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FAQs about Motion Blur and TVs

by Paul Sanders

Wide flatscreen TV with an LCD screen

One of the issues facing digital televisions is artificial visual artifacts on the screen. Motion blur is a common visual issue, one that has several causes and solutions. To help you better understand motion blur, here are the answers to some frequently asked questions about motion blur and your TV.

Questions about Motion Blur:

  1. What is motion blur?
    Motion blur is a visual effect that occurs on many high-definition TVs in which fast-moving objects on the screen appear blurry. This problem is especially noticeable in action scenes and sports programming.

  2. What causes motion blur?
    TVs can experience motion blur from several sources, mostly related to how different TVs display picture data and convert video signals to fit the screen.

    Sources of Motion Blur

    • Response time: LCD TVs change the color of each LCD pixel to create the HDTV picture. The longer it takes each pixel to change from one color to another, the less sharp the picture will be. When TVs play action sequences, the lag time between color changes becomes more noticeable in the form of motion blur. LCD TVs with response times faster than eight milliseconds typically have no noticeable motion blur; any visible blur is likely from another source. Plasma TVs and older CRT TVs have very fast response times, so they don't suffer as much motion blur from that source.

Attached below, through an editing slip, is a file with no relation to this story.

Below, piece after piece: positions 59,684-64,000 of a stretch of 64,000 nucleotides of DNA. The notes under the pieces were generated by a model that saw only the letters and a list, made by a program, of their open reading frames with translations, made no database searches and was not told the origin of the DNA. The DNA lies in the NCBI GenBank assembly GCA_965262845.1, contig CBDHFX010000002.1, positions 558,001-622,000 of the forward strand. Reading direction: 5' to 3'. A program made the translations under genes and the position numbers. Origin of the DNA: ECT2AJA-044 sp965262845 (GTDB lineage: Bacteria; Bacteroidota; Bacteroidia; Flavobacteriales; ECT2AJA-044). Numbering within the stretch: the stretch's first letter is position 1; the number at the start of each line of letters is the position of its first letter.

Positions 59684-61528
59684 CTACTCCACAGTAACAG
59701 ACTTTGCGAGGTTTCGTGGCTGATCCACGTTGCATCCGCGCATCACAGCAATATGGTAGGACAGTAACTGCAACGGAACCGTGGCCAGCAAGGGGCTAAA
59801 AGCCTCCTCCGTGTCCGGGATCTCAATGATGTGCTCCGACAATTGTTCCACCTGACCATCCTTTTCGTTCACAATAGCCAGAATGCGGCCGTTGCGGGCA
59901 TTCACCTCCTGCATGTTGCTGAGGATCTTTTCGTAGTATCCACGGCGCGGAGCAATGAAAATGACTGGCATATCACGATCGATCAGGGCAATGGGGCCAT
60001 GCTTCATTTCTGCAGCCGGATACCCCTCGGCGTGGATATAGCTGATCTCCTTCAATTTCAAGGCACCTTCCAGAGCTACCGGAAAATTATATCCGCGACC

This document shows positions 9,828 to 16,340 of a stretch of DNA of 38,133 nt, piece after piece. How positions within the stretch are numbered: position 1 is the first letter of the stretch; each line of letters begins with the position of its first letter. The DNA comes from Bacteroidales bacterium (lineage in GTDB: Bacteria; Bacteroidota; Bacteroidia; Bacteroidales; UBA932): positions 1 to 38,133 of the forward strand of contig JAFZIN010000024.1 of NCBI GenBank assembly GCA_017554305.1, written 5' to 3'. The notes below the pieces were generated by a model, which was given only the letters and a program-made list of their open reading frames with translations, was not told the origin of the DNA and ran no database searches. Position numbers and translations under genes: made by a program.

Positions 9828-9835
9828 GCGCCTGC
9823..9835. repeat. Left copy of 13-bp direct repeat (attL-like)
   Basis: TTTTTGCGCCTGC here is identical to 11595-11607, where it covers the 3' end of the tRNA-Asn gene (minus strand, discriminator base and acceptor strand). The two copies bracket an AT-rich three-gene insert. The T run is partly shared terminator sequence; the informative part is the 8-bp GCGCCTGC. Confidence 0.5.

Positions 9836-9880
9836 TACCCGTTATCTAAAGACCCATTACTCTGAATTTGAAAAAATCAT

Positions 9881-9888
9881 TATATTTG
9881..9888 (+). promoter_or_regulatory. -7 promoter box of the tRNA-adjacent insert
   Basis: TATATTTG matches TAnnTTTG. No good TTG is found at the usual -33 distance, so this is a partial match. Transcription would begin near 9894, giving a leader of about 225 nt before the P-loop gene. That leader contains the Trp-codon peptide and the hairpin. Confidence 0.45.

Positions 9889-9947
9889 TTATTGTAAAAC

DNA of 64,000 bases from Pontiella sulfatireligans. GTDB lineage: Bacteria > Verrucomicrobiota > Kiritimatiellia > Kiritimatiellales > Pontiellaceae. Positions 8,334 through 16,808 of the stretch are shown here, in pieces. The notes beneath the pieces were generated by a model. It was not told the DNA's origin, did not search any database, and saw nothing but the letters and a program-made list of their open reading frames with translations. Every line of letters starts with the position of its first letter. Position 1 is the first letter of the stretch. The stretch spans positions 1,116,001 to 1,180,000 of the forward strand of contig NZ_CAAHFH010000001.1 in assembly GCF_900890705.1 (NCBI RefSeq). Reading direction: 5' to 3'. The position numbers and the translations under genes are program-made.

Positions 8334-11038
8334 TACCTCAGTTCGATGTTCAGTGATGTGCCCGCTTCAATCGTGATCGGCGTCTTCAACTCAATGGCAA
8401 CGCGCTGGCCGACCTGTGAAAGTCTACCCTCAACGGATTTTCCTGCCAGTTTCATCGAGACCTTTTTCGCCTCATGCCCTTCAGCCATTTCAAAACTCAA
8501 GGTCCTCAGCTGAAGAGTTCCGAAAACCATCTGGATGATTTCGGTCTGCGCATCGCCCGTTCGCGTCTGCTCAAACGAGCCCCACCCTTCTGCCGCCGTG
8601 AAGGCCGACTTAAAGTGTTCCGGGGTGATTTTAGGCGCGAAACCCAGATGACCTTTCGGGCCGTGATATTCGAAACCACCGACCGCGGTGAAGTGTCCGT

• Film-to-video conversion frame rates: Standard movies and TV shows are filmed at 24 frames per second (fps), which needs to be converted to play on TVs that refresh their screens at 60, 120 or 240 Hz. The conversion isn't exactly even, so TVs use image software techniques to insert extra frames, add blank frames or otherwise manipulate the frame rate to fit the refresh rate of digital TVs. The conversion process isn't perfect, and motion blur can be introduced. You can also see "judder," or noticeable jumps, in otherwise smooth camera movements.

    • Resizing: Most HDTVs use the 16:9 widescreen format to display movies, TV shows and games. If the video source is in a different format, your TV has to adjust the picture to fit the screen. This can introduce slightly different colors and visual artifacts into your TV picture, including motion blur.

  3. How can I prevent motion blur on my TV?
    Look for TVs with fast response times and faster refresh rates. Many TVs also include built-in motion blur technology which does a lot to address the problem. You can upgrade to Blu-ray as well. Blu-ray movies are designed for HDTVs, and older films on Blu-ray are often re-mastered to minimize the effects of film-to-video conversion.

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